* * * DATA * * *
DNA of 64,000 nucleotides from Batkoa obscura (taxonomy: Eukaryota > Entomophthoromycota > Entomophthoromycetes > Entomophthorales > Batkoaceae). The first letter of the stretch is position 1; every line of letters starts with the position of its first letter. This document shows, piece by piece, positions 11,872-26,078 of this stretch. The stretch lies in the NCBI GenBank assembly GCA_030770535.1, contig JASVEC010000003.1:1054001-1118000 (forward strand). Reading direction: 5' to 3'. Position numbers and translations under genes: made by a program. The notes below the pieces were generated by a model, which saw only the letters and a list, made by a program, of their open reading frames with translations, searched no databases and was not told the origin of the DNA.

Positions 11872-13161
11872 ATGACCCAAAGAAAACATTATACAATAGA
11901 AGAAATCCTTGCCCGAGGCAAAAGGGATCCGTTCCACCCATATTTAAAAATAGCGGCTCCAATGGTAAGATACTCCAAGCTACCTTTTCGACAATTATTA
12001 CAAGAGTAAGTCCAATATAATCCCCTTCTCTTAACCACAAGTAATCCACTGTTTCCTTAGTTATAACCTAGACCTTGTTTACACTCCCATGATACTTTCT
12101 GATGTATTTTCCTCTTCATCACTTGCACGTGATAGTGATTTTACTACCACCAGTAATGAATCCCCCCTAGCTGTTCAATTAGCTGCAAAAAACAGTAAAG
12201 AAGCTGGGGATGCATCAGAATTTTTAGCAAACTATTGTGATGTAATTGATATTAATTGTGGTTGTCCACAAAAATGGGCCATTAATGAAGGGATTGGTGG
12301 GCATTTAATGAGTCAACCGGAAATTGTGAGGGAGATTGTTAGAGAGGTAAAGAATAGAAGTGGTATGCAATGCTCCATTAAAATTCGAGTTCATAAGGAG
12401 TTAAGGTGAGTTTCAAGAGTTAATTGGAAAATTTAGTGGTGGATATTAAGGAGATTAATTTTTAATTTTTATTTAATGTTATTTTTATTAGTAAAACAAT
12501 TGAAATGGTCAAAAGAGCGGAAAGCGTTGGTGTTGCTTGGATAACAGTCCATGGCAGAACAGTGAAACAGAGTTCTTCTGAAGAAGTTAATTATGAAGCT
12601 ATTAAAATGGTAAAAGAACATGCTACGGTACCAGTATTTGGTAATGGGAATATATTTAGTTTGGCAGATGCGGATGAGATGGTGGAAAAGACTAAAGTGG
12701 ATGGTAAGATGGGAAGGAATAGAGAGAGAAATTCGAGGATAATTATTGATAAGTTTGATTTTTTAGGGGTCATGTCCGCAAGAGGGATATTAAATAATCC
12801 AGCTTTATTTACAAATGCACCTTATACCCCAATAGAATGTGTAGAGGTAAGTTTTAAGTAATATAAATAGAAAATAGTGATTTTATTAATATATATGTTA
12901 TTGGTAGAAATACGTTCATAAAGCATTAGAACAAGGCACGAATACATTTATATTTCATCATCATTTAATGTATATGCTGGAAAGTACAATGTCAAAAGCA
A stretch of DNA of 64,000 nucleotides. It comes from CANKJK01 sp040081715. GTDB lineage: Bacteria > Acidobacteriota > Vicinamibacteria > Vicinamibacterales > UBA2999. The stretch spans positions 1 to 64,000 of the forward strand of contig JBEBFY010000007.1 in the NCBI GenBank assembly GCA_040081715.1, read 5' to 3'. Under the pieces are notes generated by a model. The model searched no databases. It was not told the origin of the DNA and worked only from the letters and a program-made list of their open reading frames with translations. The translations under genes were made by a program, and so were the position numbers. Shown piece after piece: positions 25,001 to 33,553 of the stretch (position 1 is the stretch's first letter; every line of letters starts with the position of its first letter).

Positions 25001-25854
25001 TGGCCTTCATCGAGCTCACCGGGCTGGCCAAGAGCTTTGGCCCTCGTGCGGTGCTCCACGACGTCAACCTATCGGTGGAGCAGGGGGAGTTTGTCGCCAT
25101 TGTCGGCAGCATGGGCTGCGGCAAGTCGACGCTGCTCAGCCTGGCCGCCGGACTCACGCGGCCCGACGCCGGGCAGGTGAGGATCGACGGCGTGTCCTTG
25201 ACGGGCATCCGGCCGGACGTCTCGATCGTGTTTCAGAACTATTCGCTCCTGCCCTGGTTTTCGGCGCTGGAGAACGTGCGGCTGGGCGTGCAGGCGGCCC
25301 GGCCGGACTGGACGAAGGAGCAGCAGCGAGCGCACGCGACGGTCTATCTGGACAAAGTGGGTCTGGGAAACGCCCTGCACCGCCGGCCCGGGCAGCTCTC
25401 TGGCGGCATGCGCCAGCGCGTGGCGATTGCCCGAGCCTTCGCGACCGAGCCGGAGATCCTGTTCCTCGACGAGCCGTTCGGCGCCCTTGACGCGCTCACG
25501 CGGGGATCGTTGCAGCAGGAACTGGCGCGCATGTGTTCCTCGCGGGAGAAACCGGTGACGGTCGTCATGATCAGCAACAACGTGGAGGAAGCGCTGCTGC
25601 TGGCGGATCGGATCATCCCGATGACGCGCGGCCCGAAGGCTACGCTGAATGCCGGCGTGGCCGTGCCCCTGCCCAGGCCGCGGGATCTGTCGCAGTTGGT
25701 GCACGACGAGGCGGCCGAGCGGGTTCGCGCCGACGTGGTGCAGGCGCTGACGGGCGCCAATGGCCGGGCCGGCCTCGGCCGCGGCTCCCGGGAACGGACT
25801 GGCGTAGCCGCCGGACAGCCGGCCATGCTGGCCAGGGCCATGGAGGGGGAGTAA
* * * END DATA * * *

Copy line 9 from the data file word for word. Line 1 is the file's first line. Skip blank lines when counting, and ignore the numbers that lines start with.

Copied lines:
12401 TTAAGGTGAGTTTCAAGAGTTAATTGGAAAATTTAGTGGTGGATATTAAGGAGATTAATTTTTAATTTTTATTTAATGTTATTTTTATTAGTAAAACAAT